These photos were taken nearly 50 years apart. On the left, a recent trip home to New Zealand dressed in dashing salmon pink. On the right, back in 1970 when I lived in Fiji. At 2, I didn't have a care in the world. These days I subconsciously choose to live in a state of freneticism. I know it’s not good for me but for the moment I can’t see any other way. Whoever coined the ‘work life balance’ concept didn't bloody live in Japan and that's for sure.
When I run, everything is way less complicated. Time slows and life again seems orderly and as Spock would say, logical. For me, it’s that simple. Running is the greatest medicine/placebo known to us humans.
I reckon I’ve managed summer really well. There’ve been no heat exhaustion incidents and no significant injuries. PBs are again likely this coming season. There I’ve said it … an absolute certainty no less. My coach reckons I have two very soft personal bests. My half at 1.29.14 and my full at 3.16.14. Fair suck of the sav I thought at the time but on reflection he’s probably right.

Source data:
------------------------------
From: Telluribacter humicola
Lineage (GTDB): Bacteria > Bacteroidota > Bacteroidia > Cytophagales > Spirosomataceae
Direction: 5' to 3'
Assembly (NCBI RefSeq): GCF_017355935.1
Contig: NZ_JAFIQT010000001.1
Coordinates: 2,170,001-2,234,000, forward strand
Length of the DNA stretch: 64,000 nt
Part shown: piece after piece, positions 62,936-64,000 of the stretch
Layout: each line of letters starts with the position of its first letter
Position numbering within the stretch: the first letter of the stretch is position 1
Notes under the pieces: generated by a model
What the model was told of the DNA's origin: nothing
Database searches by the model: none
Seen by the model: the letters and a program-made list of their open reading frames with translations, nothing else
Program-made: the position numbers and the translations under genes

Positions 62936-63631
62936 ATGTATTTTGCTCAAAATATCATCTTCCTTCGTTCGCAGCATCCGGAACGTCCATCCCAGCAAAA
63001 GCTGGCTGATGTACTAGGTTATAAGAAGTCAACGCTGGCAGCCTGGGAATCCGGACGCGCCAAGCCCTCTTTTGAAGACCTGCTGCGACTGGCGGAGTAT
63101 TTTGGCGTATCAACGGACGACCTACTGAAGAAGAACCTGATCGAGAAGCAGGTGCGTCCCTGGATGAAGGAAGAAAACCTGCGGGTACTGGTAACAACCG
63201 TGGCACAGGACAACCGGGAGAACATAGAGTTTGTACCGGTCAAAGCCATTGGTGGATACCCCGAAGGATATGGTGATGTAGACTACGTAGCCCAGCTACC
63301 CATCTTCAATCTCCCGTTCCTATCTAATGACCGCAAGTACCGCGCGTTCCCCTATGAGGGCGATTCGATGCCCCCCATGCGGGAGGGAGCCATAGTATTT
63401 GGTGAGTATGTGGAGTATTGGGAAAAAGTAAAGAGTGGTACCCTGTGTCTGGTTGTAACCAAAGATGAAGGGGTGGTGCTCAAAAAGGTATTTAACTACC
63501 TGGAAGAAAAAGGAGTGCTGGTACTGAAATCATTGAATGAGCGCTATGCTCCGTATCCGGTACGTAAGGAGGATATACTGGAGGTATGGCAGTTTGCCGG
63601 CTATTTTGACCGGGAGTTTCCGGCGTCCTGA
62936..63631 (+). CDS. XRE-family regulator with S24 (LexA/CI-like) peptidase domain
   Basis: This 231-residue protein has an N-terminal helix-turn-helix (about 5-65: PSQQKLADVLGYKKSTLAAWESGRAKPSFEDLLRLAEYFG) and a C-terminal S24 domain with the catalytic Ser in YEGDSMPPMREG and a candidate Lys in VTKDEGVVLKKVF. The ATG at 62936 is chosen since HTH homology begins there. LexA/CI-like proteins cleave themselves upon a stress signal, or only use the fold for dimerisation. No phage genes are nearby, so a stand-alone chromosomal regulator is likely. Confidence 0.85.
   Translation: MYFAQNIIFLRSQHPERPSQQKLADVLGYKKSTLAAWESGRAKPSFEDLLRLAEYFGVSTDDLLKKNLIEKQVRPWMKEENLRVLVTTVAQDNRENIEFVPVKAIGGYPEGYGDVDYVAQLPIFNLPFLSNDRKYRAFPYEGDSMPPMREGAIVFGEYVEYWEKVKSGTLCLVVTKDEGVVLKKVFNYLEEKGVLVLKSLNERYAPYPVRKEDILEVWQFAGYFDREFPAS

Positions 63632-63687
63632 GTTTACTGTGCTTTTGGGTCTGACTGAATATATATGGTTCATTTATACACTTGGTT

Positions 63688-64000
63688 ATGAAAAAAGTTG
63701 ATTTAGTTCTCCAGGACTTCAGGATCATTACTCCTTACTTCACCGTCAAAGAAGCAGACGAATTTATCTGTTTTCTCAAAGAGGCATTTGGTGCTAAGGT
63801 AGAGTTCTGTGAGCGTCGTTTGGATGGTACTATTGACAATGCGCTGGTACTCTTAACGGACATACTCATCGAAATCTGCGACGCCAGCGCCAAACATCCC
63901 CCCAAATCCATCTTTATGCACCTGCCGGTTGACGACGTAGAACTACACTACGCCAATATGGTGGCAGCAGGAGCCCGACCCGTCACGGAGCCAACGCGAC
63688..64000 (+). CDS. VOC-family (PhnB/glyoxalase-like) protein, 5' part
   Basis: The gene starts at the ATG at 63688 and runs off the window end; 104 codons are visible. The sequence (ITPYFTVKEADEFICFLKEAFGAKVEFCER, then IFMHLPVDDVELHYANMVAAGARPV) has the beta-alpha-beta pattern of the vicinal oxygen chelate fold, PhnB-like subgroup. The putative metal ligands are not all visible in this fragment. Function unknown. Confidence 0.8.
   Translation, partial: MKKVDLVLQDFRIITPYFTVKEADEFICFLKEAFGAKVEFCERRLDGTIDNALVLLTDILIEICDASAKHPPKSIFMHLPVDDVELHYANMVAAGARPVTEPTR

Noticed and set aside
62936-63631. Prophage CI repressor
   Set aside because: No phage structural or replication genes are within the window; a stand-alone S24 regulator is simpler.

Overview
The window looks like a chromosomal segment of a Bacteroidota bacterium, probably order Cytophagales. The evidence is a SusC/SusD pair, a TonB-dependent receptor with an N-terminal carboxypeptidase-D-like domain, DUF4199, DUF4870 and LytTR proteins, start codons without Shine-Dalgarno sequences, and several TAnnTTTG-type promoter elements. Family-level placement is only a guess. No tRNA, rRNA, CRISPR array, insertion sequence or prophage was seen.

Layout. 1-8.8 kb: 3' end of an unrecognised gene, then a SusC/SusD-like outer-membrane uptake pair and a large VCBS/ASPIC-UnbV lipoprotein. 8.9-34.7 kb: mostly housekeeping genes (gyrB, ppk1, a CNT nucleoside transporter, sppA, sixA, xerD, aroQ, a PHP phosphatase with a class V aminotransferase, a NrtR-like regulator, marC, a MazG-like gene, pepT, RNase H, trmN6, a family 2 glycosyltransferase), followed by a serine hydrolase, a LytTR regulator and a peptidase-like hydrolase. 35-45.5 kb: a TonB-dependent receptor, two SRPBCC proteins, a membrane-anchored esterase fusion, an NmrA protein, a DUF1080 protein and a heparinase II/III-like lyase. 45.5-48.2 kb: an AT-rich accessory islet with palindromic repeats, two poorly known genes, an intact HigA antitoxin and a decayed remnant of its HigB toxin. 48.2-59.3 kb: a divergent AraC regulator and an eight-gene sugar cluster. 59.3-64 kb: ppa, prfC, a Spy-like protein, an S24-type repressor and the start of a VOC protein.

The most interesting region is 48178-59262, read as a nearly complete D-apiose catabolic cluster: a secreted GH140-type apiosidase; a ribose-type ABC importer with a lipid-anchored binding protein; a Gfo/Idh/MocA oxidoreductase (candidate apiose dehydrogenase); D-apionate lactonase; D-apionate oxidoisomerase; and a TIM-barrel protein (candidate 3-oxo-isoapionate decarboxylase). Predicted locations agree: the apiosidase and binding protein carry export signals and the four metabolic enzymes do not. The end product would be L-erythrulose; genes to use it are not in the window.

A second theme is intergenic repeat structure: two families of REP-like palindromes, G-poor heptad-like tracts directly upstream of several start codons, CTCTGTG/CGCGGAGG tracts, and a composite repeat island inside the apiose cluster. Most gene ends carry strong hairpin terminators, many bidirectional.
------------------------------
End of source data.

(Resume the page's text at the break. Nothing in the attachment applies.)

My 10k PB of 38.57 came out of nowhere earlier in the year and will definitely be near impossible to beat. So, there you have it. I’m serious too. Now marvel at the following. The perfect race progression to achieve the before mentioned goals.
· 10km at Awaji on 15 October
· 10km at Oizumi on 26 November
· 21.1km at Kameoka on 10 December
· 42.2km at Kakogawa on 23 December
· 42.2km at Senshu on 18 February
- my training programme:
I have to confess at being a little excited. I currently train on a route that begins with a 4km incline which eventually levels out for as long as I want. Then on the way home I’m able to work the quads with a fast downhill over that same 4km stretch. It’s perfect and I’m lucky to have it so close to where I live. In addition, I’ll need to do daily core exercises, lose a little weight and keep my head down when the odd missile passes overhead.
Legends of the 2017 UTMB. Having run a couple of ultra-marathons in the past I can only imagine what it must be like to run the times these guys did over one of the most challenging courses in the world. A 166km route through France, Italy and Switzerland with a total elevation gain of around 9,600m. They are superhuman for sure. I’d love to run the Ultra-Trail du Mont Blanc. Just getting there would be an achievement. However, as Spock would say “you may find that having is not so pleasing a thing as wanting. This is not logical but it is often true”.
Happy meaningful running my friends.